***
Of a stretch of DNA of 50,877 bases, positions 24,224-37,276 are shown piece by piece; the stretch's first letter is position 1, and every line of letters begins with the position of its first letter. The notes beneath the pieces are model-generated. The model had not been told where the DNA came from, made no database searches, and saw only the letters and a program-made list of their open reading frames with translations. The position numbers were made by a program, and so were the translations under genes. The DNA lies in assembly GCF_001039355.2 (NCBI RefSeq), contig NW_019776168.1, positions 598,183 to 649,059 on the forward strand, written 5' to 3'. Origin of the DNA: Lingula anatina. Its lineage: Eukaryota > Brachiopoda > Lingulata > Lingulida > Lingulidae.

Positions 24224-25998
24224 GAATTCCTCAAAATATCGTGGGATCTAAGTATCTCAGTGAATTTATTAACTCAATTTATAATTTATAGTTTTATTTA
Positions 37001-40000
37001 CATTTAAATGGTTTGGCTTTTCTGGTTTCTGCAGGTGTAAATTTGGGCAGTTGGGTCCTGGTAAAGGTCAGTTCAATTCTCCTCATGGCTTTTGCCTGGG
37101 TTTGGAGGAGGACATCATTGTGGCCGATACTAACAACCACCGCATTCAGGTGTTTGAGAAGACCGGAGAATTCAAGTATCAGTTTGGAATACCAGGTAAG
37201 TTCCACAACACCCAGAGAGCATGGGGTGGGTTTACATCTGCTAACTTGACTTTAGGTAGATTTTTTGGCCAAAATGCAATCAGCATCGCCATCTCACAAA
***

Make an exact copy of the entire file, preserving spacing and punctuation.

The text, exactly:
Of a stretch of DNA of 50,877 bases, positions 24,224-37,276 are shown piece by piece; the stretch's first letter is position 1, and every line of letters begins with the position of its first letter. The notes beneath the pieces are model-generated. The model had not been told where the DNA came from, made no database searches, and saw only the letters and a program-made list of their open reading frames with translations. The position numbers were made by a program, and so were the translations under genes. The DNA lies in assembly GCF_001039355.2 (NCBI RefSeq), contig NW_019776168.1, positions 598,183 to 649,059 on the forward strand, written 5' to 3'. Origin of the DNA: Lingula anatina. Its lineage: Eukaryota > Brachiopoda > Lingulata > Lingulida > Lingulidae.

Positions 24224-25998
24224 GAATTCCTCAAAATATCGTGGGATCTAAGTATCTCAGTGAATTTATTAACTCAATTTATAATTTATAGTTTTATTTA
Positions 37001-40000
37001 CATTTAAATGGTTTGGCTTTTCTGGTTTCTGCAGGTGTAAATTTGGGCAGTTGGGTCCTGGTAAAGGTCAGTTCAATTCTCCTCATGGCTTTTGCCTGGG
37101 TTTGGAGGAGGACATCATTGTGGCCGATACTAACAACCACCGCATTCAGGTGTTTGAGAAGACCGGAGAATTCAAGTATCAGTTTGGAATACCAGGTAAG
37201 TTCCACAACACCCAGAGAGCATGGGGTGGGTTTACATCTGCTAACTTGACTTTAGGTAGATTTTTTGGCCAAAATGCAATCAGCATCGCCATCTCACAAA